The A-20 captures high resolution images with its 12MP camera, capable of recording video as well. The compact size of the A-20 sacrifices some distance in night time range but still allows image capture up to 50-feet utilizing its 12 infrared LEDs. The A-20 meets the industry standard with up to 32GB storage capacity. It’s compact size surrenders nothing in the battery life department. A single set of eight AA batteries can power the A-20 through 16,000 images.
Last but certainly not least, as a member of the Moultrie family the A-20 is capable of utilizing wireless mobile technology. Perhaps one of the most sought after features in trail cameras today, the ability to send images to the user’s phone via wireless cellular data. As the A-20 falls into the under $100 category, this feature is not included onboard, but is possible with the add-on Moultrie Mobile Modem MV1 (sold separately). The fact that wireless technology is not included with the camera is definitely not a knock on the A-20, as virtually no cameras in this price range are equipped with wireless tech.
Combine all of these features with the A-20’s user-friendly interface and you’ve got a winner in this category.
Last but certainly not least in our under $100 category we have the Spypoint Force 10 HD. Compared to the other cameras in this category the Force 10 is a step above the competition in most major spec categories.
The Force 10 captures images utilizing it’s 10MP camera, which is not quite as high-res as the Moultrie A-20. However, as discussed earlier in this article, the advertised MP rating is not always a great direct comparison. When it comes to range and trigger speed, the Force 10 takes the cake in this category. A flash range of 90-feet and a trigger speed of .30-seconds is tops amongst its competitors that we have reviewed.
The Force 10 also uses a curved motion sensor lens to improve the detection distance and angle of its five detection zones. You’ll also find HD video recording on board with the ability to capture 10-90 seconds of video.
In a highly competitive price range for trail cameras, the Force 10 steps up to the plate on key features and specifications making this camera a great value option for lower budgets and multiple camera locations.
$100 – $150
The mid-tier price range for trail cameras falls somewhere between $100 and $150. In this section we’ll highlight three cameras that showcase what manufacturers have on display in this category. As a rule of thumb, you’re going to see higher specs in most of the major features relative to our entry-level sub-$100 price range.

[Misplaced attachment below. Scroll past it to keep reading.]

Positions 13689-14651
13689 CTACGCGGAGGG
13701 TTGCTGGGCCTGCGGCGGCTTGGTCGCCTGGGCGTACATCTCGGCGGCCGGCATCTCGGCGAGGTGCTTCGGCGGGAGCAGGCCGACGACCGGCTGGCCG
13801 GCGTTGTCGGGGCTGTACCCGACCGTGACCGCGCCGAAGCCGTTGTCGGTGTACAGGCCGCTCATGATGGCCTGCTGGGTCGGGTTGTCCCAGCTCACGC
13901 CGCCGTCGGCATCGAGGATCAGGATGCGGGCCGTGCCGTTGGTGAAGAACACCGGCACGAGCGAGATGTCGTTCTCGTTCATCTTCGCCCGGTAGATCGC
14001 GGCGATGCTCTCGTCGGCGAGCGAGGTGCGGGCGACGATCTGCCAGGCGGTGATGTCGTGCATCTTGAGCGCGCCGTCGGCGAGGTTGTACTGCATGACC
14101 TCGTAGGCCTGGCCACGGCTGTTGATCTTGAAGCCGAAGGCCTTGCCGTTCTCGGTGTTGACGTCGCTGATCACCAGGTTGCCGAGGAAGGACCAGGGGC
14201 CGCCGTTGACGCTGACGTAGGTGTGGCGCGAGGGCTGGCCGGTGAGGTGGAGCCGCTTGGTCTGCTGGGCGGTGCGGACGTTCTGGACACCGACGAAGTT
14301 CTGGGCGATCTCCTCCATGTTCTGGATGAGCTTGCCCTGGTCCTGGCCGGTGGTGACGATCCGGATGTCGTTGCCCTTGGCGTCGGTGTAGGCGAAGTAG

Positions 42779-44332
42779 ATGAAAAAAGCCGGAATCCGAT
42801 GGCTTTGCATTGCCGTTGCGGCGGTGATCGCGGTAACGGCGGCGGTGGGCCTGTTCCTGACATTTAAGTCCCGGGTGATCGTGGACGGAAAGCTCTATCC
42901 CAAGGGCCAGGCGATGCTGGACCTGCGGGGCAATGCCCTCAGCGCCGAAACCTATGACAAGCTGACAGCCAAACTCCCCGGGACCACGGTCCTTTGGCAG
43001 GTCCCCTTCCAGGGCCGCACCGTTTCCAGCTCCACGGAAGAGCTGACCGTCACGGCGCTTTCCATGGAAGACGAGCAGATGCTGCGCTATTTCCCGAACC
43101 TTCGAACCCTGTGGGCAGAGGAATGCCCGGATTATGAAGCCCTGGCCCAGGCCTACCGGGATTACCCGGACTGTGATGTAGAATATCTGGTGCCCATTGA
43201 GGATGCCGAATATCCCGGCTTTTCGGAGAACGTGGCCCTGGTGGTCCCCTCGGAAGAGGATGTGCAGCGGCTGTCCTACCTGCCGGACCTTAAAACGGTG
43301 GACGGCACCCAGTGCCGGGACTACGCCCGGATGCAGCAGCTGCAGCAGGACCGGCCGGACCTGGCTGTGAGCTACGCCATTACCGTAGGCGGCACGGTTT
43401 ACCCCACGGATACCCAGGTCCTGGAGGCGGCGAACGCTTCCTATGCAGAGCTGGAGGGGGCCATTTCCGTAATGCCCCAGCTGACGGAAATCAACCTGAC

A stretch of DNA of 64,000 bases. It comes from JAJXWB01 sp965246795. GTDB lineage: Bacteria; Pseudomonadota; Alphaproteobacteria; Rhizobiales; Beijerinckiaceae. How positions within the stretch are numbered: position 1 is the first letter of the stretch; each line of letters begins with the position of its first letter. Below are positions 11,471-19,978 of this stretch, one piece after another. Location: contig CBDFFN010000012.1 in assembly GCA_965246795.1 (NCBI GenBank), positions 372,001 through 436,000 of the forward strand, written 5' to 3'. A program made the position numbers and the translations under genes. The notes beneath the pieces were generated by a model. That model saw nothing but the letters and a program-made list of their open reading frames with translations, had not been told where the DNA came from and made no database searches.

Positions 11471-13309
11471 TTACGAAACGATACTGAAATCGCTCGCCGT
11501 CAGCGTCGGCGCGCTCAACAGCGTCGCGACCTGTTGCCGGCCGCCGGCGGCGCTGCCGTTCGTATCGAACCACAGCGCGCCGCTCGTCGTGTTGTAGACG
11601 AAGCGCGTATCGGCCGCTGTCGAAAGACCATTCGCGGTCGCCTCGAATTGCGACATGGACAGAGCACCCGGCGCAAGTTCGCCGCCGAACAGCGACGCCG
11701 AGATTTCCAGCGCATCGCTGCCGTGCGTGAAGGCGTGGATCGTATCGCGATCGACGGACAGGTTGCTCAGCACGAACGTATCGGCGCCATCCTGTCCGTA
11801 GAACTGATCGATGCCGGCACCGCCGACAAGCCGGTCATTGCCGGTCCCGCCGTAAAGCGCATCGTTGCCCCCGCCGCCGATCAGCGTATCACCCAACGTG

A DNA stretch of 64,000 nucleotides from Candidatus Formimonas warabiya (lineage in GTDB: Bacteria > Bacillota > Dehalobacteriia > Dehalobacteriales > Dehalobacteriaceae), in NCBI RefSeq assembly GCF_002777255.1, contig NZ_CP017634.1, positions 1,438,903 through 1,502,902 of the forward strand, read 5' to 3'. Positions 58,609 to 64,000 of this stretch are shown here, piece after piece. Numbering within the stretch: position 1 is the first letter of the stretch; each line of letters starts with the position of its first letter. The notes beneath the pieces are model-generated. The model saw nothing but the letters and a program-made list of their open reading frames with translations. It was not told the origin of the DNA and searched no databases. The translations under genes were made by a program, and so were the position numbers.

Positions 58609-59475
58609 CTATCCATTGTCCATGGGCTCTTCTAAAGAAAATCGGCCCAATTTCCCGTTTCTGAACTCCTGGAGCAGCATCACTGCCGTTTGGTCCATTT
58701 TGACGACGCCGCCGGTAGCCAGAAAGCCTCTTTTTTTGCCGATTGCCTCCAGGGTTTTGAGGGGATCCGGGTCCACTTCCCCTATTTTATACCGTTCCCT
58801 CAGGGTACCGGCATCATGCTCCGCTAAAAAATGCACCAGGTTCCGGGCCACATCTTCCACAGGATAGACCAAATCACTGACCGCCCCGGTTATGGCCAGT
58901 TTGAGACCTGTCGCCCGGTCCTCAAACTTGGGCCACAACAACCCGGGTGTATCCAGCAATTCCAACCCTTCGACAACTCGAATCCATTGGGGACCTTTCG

This category is best suited for individuals with a little higher budget or perhaps only in need of a single camera. The higher price tag should translate to higher quality and more consistency in image capture.
First, we take a look at the Bushnell 14MP Trophy Cam HD Aggressor. Bushnell has solidified itself in the game camera market with the Trophy Cam for quite some time now. It’s their flagship model and they continue to develop and innovate within the product line.
The Aggressor captures images and HD video utilizing its 14MP camera. It also boasts a night time flash range of 80-feet made possible by its internal 48-LED flash system. The LEDs are advertised as “no glow, black” LEDs that do not emit any light. This feature is of course designed to ensure that no game is spooked by the camera. To round out the major specs on this camera, Bushnell claims a lightning fast .20-seconds trigger speed. Clearly this camera has positioned itself as top performer in this category.
In addition to the solid foundation of this camera, Bushnell sweetens the deal by throwing in some bonus features. Along with any trail camera that records video comes the accompanying debate of whether one should set it to take pictures or record video. The Aggressor throws that debate out the window with it’s hybrid mode, allowing you to simultaneously capture pictures and video.
On top of all of that, Bushnell claims a battery life of up to one year on a single set of batteries. Could you imagine being able set this camera up in a remote hunting location and have the confidence that you are scouting all year long? That kind of battery life built into a camera taking quality images gives the serious hunter a serious advantage.
All in all the Bushnell trophy Cam HD Aggressor is a fantastic game camera and is absolutely worth consideration in this price category.
Next up, we take a look at the Browning Strike Force HD Elite. Coming in under $150, the Strike Force Elite has made its case as a high-value camera. This camera packs high-end specs into a small package making it a compact scouting superstar.
In the major spec category, the Strike Force Elite utilizes a 10MP camera to capture both pictures and HD video. The onboard 36-LED flash system boasts an incredible 100-foot flash range. At that range you can be sure that very few game animals will be sneaking past your camera. This would be a great camera for the edges of fields and open areas. Paired with a trigger speed of .40-seconds this camera straight-up performs when it’s called upon.
In the bonus features category, the Strike Force offers two that are notable. The first is the Zero Blur feature for night-time shooting. One of the biggest problems in trail camera performance has been night-time images. Because the tendency for manufacturers has been to go with infrared flashes that are not visible to game animals we’ve traditionally had to deal with some motion blur. Thankfully innovation has lessened the effect over time and continues to do so. Browning claims to have largely handled the problem with their Zero Blur feature. The other bonus feature is the option to use the burst mode to capture up to eight images in a single sequence which is great relative to other cameras.
The Strike Force Elite is a quality camera at a very reasonable price point.